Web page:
Even more incredibly, Diane, it turns out, is ICANN’s Chief Financial Officer. It’s no wonder ICANN staff and Board are unwilling to accept any criticism at all of its accelerating budget - they’d have to answer to Ms. Schroeder. It’s amazing that with the soaring costs of ICANN a big bone of contention that the organisation’s CFO has managed to stay so firmly out the limelight.
I am going to formally ask for an interview with her tomorrow. If I don’t make it back, you’ll know why.
The internet returns to its roots
I should get around to explaining the joy that I also found in the Cold Room. It came in the form of Edward Viltz head of PIR, and Ram Mohan, CTO of Afilias. Edward and PIR run the non-profit .org domain, and Ram runs their back-end as tech head of Afilias.
With the sort of commanding presence that reminds you of James Earl Jones, Viltz was strikingly up-front, helpful and in control as only a person with a clear mission can be. And that mission is to spread the Internet to the world, in particular the places where others won’t because there’s no money in it. There’s was no preaching though as Viltz outlined to domain sellers PIR’s new plans and how it would benefit them. Among those plans: the creation of domains in eight new languages so people outside of North America and “Old Europe” can have their own piece of the internet. PIR gives all its excess proceeds to projects helping to build the internet and educate people about it in the developing world. Ram Mohan has the same sentiments while at the same time running rings round VeriSign and stealing all the internet business that VeriSign hasn’t nailed down.
After days of fights and scraps over basically the same thing - getting as much money out of the Internet as possible - it was supremely refreshing to be reminded of the internet’s roots and to see the dream living on.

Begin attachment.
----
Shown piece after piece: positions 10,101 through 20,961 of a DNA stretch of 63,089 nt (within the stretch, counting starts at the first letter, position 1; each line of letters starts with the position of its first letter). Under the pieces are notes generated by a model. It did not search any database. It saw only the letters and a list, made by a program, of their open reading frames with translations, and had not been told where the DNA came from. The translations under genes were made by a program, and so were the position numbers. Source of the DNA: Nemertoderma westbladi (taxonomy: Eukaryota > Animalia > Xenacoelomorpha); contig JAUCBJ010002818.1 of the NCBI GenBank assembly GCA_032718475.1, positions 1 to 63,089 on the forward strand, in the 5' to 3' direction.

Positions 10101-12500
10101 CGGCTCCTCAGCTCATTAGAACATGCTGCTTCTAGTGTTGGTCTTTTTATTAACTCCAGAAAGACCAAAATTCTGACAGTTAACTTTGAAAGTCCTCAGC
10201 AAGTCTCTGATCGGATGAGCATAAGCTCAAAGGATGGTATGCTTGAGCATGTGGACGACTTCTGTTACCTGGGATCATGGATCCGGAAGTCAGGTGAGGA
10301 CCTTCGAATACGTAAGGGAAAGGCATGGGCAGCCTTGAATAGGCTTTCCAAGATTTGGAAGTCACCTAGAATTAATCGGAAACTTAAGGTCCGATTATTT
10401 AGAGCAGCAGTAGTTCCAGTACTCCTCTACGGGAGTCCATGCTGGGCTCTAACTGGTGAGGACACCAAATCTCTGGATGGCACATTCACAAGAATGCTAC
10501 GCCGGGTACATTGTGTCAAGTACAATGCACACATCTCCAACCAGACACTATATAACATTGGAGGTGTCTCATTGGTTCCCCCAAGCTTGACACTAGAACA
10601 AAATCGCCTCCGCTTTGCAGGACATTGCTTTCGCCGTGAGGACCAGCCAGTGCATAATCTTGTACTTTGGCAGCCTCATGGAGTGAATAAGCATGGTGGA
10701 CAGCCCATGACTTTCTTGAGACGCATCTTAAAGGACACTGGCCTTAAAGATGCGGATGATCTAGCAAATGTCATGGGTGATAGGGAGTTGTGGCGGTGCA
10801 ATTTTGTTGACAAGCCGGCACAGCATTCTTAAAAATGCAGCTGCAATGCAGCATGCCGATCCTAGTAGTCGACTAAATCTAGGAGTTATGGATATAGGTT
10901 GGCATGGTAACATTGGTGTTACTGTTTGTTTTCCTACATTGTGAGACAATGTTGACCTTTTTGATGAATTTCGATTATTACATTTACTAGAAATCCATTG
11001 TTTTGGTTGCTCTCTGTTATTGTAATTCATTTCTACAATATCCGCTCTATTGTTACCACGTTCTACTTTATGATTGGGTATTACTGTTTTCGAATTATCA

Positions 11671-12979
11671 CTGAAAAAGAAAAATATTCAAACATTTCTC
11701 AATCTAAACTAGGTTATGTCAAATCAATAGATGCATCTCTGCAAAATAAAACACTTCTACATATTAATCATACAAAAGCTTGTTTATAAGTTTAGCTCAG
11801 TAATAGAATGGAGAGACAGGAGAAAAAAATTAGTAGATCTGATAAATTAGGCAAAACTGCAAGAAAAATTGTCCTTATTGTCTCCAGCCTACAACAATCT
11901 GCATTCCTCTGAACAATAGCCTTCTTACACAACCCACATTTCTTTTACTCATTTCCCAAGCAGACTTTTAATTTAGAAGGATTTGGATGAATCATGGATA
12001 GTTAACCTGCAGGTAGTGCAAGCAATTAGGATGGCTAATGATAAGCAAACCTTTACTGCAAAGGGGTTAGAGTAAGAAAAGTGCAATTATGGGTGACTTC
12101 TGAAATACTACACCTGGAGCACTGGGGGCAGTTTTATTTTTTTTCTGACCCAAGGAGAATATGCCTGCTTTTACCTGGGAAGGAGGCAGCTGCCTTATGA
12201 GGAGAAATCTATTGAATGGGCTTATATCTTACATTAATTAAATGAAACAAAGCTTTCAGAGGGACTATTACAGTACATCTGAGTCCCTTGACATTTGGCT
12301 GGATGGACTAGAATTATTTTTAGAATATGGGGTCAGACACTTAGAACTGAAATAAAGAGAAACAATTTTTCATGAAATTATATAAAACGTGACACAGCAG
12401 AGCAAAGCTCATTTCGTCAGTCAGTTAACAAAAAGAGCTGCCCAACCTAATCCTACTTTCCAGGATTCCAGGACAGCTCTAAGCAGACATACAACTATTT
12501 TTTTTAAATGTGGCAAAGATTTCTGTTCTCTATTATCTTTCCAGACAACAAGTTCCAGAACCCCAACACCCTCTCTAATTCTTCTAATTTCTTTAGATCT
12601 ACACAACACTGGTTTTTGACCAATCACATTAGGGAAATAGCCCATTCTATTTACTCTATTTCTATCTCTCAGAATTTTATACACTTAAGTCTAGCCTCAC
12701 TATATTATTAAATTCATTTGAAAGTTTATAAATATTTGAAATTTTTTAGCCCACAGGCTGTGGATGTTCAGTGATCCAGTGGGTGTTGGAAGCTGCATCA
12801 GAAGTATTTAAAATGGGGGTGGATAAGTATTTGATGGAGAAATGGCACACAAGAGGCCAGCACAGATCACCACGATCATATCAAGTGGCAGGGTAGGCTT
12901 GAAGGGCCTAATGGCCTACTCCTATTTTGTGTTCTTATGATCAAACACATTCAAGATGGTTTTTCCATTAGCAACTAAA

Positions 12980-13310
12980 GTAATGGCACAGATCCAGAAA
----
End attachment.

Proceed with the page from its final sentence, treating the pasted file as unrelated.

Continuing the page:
That’s enough of that - Ed
But back to the fireworks. The registrars aren’t happy over the .Net contract. In fact, they went so far today as to read out a statement which said, among many other things: “Registrars consider there to be a breach of trust by the ICANN Board and the ICANN staff in approving a contract with Verisign regarding .net that contains significant changes from the draft .net agreement posted on the ICANN website, without public consultation.” It was greeted, I am told, with applause.
This is terrific. It is clear to anyone that the process to decide who took over control of the .Net registry was deeply and suspiciously flawed, and demonstrably bent in VeriSign’s favour.
But, I am afraid, it simply isn’t good enough. I, for one, spent a significant amount of effort, and upset quite a lot of people, to put pertinent questions about the process out there. Others did too. The difference is we did it *before* the decision had been made and while the process was still ongoing.
There's no reason to believe that, if lobbied effectively, Board members couldn't have been persuaded to vote differently. The yes voters were mostly NomCom members but then one NomCom member voted against (Vanda Scartezini) and one abstained (Joichi Ito). One ASO voted for (Mouhamet Diop), one against (Raimundo Beca). Demi Getschko of the ccNSO and Michael Palage of the GNSO both abstained. The maths could very easily have changed if enough people had made their feelings known at the time.
But to complain weeks afterwards smacks of the Judean People’s Front convening to decide how best to approach the call for immediate action.
Love note to VeriSign
I have come to the horrible realisation that VeriSign is never going to like me. This, as you can imagine, is a heavy weight on anyone’s shoulders. As such, I would like to extend a sincere offer to this internet giant to provide me with just one example of its action that I can agree with and I will proudly write about it.
In the meantime however I will just have to enjoy the perverse pleasure of writing this blog from the VeriSign booth in the conference’s sponsors area. I even turned the presentation TV off because it was breaking my train of thought.®